What a difference a year makes, I’m thinking as I head to Sacramento for meetings with legislators and company members of Connect the Drops, a campaign my organization spearheaded to drive smart water use in California.
Last year, more than 90 percent of the state was experiencing some level of drought – today, just 8 percent is. This winter, our state was inundated by rain and snow, with precipitation beating records going back to before 1895, when they started keeping track. And the Oroville Dam has been the big story of late, replacing last year’s headlines about fallow fields.
It would be nice to think that our water worries are over. Unfortunately, it’s not that simple. This cycle of extremes is our new normal. The whiplash from drought to inundation is one more result of climate change, and we need our legislators to remain committed to solving the state’s water issues for the long term.
The business leaders joining me in Sacramento understand that tackling water issues is a long-term play. No company or industry can thrive without a stable, reliable supply of good quality water.
Legislators have to help prepare California so the state is resilient under both extremes – water scarcity and excess. And in fact, there are some very promising concepts aimed at keeping us on the right track, and bill proposals to turn those concepts into reality.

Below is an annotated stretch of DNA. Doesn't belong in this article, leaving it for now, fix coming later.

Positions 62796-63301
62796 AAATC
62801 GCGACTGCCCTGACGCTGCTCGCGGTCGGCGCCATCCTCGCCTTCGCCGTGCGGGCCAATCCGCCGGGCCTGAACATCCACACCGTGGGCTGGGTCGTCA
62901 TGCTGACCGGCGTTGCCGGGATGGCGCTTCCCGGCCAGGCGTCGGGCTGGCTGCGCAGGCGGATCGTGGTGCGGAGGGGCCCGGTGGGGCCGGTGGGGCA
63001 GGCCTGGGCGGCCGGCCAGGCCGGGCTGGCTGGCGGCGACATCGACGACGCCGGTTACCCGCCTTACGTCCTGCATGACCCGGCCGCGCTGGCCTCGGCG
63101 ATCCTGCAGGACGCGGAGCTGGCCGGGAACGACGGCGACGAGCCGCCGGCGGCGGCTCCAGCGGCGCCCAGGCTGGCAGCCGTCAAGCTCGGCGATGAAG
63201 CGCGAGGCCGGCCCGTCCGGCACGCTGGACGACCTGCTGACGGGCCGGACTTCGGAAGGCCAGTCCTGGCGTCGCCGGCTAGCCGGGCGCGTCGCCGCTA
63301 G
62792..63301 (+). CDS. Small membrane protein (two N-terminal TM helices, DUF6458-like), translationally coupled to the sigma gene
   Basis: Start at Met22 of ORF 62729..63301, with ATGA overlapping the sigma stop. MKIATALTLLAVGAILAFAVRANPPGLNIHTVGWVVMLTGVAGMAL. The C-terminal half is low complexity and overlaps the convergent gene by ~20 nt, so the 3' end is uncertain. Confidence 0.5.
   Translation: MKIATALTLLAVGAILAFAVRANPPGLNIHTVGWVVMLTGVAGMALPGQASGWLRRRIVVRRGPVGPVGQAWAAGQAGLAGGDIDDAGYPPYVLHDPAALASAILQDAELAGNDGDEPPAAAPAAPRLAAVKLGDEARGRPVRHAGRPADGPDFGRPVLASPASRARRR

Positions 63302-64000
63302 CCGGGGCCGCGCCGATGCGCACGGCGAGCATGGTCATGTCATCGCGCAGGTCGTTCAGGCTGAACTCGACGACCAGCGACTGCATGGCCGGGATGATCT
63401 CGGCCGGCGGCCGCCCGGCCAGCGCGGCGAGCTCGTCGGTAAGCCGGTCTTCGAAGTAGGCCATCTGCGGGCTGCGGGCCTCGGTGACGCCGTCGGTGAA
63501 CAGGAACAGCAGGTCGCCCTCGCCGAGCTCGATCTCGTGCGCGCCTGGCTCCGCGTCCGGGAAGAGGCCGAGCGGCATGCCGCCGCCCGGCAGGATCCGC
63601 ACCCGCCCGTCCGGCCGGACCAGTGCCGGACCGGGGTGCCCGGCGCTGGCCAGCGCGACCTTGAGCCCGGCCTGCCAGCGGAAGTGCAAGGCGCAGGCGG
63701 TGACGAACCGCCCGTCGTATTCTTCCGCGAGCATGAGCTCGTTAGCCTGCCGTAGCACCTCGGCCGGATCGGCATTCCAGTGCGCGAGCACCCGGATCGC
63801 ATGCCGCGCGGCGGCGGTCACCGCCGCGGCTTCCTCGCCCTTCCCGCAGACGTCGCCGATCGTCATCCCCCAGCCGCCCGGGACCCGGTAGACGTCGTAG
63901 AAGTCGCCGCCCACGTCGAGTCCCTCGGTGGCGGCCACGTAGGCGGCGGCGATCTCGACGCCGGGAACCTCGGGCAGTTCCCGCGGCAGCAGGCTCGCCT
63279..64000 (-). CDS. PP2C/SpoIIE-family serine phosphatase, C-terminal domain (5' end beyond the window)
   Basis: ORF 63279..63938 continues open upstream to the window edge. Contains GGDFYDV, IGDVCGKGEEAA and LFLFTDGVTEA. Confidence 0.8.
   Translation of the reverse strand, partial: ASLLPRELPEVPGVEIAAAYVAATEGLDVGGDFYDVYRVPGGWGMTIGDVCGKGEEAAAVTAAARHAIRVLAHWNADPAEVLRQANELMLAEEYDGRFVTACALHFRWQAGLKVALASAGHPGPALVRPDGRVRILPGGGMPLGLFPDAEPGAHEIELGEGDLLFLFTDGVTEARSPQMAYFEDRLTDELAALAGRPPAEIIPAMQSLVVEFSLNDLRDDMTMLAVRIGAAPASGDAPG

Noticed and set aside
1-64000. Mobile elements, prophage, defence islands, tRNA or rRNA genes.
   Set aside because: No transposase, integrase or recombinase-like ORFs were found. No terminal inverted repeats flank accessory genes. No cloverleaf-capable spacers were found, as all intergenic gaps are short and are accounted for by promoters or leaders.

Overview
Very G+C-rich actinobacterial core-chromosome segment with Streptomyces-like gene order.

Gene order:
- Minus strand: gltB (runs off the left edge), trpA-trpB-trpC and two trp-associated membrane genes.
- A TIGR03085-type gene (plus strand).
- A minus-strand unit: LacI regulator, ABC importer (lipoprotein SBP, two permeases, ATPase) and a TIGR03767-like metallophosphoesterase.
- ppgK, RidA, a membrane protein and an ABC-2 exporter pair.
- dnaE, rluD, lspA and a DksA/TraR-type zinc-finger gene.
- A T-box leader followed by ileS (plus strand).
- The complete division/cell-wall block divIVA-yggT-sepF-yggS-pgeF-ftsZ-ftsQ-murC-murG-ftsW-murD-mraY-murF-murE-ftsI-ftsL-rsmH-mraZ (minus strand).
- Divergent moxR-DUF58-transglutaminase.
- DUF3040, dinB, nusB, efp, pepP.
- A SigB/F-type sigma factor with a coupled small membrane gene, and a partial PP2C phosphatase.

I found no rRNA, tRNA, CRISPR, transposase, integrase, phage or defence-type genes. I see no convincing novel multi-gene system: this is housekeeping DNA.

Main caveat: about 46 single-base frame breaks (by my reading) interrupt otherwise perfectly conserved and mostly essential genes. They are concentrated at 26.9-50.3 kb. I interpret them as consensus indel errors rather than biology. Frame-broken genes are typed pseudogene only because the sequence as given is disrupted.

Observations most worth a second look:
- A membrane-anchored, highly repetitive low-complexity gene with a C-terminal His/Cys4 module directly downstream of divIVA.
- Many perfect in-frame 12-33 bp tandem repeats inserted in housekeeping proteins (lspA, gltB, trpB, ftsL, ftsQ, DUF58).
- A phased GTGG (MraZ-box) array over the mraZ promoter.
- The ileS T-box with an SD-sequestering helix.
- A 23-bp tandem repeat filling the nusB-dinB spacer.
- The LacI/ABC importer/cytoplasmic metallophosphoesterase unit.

Front and center is the work around conserving and maximizing our local water supplies. Increasing water efficiency is one of the best ways to address California’s water challenges, and it saves companies money. For instance, conserving water and recycling water are typically much more cost-effective than importing water or developing desalinization facilities.
Two bills under consideration right now – one in the California State Assembly, the other in the California Senate – could make real strides in conserving local water. The first is AB 1667 – introduced by assembly member Laura Friedman – which would require the installation of dedicated landscape meters on existing commercial, industrial and institutional properties over a specified size threshold by January 1, 2020. The logic behind this bill is straightforward: You can’t manage what you don’t measure. Dedicated landscape meters would help companies better manage water use by helping to find irrigation system leaks and inform landscaping decisions, for example. Its two companion bills, AB 1668 and AB 1669, will work in tandem to make conservation a way of life in California.
The second bill is SB 740 – introduced by state Sen. Scott Wiener – which takes a different tack. It directs the State Water Resources Control Board to offer local governments a framework for regulating the treatment of alternate water sources, such as gray water and stormwater, to be consistent with public health standards. Many companies are trying to do the right thing and implement these systems at their facilities but are facing regulatory barriers. These systems can be managed in a safe way, and we need our state to pave that path.